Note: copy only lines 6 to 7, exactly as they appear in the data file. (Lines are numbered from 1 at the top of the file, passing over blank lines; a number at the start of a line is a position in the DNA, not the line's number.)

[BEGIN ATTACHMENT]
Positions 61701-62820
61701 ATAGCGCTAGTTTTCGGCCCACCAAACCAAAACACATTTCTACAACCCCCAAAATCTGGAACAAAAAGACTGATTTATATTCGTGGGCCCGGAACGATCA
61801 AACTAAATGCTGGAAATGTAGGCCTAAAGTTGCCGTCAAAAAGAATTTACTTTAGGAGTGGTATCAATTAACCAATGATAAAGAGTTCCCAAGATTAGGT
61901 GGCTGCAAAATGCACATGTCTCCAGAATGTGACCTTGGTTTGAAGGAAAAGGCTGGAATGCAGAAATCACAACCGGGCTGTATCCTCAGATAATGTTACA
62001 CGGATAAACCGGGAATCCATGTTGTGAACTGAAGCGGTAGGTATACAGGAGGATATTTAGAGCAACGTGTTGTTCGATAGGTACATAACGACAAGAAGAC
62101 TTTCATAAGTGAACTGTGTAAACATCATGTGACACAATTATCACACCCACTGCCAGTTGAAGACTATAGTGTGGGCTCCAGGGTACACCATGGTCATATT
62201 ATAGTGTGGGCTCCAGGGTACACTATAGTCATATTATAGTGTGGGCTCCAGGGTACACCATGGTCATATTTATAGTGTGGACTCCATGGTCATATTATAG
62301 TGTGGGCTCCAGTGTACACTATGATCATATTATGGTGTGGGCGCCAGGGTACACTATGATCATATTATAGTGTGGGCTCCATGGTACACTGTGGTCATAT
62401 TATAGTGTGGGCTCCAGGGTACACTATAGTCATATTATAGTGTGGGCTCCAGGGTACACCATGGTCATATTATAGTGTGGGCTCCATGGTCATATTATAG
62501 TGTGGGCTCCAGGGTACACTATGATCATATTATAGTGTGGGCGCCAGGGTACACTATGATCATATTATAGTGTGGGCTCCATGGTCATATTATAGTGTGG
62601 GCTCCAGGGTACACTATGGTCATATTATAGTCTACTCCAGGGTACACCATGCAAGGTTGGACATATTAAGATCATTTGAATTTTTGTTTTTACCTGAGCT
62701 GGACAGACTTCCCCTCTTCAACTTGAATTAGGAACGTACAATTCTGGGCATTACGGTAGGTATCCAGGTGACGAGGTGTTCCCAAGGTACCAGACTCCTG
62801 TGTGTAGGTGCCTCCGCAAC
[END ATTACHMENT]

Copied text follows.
62101 TTTCATAAGTGAACTGTGTAAACATCATGTGACACAATTATCACACCCACTGCCAGTTGAAGACTATAGTGTGGGCTCCAGGGTACACCATGGTCATATT
62201 ATAGTGTGGGCTCCAGGGTACACTATAGTCATATTATAGTGTGGGCTCCAGGGTACACCATGGTCATATTTATAGTGTGGACTCCATGGTCATATTATAG